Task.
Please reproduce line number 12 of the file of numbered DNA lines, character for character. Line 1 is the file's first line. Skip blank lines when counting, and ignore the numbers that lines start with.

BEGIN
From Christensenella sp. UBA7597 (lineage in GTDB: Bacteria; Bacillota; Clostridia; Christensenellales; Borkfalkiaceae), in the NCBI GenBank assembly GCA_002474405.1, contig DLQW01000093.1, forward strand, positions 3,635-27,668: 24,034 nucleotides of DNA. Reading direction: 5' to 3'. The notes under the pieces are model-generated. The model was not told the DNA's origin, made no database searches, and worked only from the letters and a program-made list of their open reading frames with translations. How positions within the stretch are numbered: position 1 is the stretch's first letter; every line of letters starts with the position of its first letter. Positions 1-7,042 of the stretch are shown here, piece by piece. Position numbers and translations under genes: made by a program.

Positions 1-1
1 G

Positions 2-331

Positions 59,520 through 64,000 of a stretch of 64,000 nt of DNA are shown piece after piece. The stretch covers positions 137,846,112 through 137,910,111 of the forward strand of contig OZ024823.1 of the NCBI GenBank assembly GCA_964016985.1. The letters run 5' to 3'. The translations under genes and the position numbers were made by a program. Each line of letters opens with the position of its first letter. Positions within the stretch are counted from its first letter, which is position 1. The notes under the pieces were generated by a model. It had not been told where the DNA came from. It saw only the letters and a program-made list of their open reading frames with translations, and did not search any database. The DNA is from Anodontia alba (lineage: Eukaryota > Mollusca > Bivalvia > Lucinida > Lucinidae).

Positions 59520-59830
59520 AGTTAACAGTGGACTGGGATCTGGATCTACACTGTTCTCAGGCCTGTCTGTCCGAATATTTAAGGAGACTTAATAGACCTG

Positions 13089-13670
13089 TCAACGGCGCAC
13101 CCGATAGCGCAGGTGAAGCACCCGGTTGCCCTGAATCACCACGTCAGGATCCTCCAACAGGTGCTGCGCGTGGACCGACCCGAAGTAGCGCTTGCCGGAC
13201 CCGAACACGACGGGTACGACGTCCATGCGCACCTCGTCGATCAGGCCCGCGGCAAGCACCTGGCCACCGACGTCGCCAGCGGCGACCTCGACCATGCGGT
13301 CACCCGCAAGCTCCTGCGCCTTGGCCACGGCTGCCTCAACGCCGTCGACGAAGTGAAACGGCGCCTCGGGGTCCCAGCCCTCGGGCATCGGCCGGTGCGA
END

13301 CACCCGCAAGCTCCTGCGCCTTGGCCACGGCTGCCTCAACGCCGTCGACGAAGTGAAACGGCGCCTCGGGGTCCCAGCCCTCGGGCATCGGCCGGTGCGA